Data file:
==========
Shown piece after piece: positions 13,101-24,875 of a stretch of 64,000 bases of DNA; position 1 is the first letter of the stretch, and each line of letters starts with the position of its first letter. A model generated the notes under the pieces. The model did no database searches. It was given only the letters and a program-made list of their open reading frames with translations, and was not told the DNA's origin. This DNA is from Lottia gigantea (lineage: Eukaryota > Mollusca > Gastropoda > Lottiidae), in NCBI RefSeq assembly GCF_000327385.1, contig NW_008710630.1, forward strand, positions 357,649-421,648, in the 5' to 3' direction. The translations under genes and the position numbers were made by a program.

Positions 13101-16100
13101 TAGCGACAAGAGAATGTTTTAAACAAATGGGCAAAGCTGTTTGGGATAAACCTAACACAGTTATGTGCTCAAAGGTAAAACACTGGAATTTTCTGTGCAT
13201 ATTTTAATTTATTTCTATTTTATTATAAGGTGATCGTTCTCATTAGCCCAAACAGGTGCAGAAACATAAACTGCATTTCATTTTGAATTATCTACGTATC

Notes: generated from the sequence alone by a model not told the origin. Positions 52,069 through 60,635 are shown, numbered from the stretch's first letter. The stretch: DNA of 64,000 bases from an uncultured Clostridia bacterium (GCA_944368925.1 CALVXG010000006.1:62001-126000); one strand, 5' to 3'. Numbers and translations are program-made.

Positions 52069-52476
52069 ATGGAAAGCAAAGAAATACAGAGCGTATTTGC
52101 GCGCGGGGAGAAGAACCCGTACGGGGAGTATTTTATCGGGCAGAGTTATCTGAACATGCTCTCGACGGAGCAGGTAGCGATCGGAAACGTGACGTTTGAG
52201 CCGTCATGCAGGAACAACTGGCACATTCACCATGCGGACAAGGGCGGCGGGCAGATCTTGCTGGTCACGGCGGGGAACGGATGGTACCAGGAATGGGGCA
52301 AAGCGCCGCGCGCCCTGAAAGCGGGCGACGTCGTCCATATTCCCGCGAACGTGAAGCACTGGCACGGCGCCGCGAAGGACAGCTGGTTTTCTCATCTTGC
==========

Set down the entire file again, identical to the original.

Shown piece after piece: positions 13,101-24,875 of a stretch of 64,000 bases of DNA; position 1 is the first letter of the stretch, and each line of letters starts with the position of its first letter. A model generated the notes under the pieces. The model did no database searches. It was given only the letters and a program-made list of their open reading frames with translations, and was not told the DNA's origin. This DNA is from Lottia gigantea (lineage: Eukaryota > Mollusca > Gastropoda > Lottiidae), in NCBI RefSeq assembly GCF_000327385.1, contig NW_008710630.1, forward strand, positions 357,649-421,648, in the 5' to 3' direction. The translations under genes and the position numbers were made by a program.

Positions 13101-16100
13101 TAGCGACAAGAGAATGTTTTAAACAAATGGGCAAAGCTGTTTGGGATAAACCTAACACAGTTATGTGCTCAAAGGTAAAACACTGGAATTTTCTGTGCAT
13201 ATTTTAATTTATTTCTATTTTATTATAAGGTGATCGTTCTCATTAGCCCAAACAGGTGCAGAAACATAAACTGCATTTCATTTTGAATTATCTACGTATC

Notes: generated from the sequence alone by a model not told the origin. Positions 52,069 through 60,635 are shown, numbered from the stretch's first letter. The stretch: DNA of 64,000 bases from an uncultured Clostridia bacterium (GCA_944368925.1 CALVXG010000006.1:62001-126000); one strand, 5' to 3'. Numbers and translations are program-made.

Positions 52069-52476
52069 ATGGAAAGCAAAGAAATACAGAGCGTATTTGC
52101 GCGCGGGGAGAAGAACCCGTACGGGGAGTATTTTATCGGGCAGAGTTATCTGAACATGCTCTCGACGGAGCAGGTAGCGATCGGAAACGTGACGTTTGAG
52201 CCGTCATGCAGGAACAACTGGCACATTCACCATGCGGACAAGGGCGGCGGGCAGATCTTGCTGGTCACGGCGGGGAACGGATGGTACCAGGAATGGGGCA
52301 AAGCGCCGCGCGCCCTGAAAGCGGGCGACGTCGTCCATATTCCCGCGAACGTGAAGCACTGGCACGGCGCCGCGAAGGACAGCTGGTTTTCTCATCTTGC